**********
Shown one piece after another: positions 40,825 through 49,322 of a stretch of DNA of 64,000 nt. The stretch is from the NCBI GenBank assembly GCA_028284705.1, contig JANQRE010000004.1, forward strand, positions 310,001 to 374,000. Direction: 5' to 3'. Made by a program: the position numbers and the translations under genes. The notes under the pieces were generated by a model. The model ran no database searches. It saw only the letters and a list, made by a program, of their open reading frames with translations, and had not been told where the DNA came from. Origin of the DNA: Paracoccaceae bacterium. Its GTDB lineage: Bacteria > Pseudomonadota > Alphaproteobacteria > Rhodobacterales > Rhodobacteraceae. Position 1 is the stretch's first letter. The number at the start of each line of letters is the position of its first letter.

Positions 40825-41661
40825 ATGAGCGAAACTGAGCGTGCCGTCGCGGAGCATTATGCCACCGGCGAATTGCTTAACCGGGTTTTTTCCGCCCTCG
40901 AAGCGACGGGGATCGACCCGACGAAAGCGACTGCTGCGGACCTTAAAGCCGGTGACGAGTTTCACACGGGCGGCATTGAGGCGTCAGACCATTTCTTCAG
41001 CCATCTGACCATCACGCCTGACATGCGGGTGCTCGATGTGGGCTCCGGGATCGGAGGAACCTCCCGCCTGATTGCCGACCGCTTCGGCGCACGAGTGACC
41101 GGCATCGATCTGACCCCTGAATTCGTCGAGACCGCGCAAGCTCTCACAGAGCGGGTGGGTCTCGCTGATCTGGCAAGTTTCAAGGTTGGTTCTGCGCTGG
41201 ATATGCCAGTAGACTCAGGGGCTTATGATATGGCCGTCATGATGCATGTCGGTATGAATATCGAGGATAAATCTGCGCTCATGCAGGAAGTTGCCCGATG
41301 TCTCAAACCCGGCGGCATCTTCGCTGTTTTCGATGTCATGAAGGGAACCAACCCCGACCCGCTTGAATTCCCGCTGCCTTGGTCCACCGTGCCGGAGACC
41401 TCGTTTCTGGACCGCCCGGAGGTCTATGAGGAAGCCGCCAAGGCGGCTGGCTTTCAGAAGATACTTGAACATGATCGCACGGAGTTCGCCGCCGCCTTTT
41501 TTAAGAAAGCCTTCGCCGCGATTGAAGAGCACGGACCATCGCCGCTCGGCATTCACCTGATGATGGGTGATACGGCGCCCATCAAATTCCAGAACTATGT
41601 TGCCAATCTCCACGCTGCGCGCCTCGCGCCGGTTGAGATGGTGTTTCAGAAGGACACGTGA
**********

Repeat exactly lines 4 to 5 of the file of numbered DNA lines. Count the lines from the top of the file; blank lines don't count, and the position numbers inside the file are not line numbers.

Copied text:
40901 AAGCGACGGGGATCGACCCGACGAAAGCGACTGCTGCGGACCTTAAAGCCGGTGACGAGTTTCACACGGGCGGCATTGAGGCGTCAGACCATTTCTTCAG
41001 CCATCTGACCATCACGCCTGACATGCGGGTGCTCGATGTGGGCTCCGGGATCGGAGGAACCTCCCGCCTGATTGCCGACCGCTTCGGCGCACGAGTGACC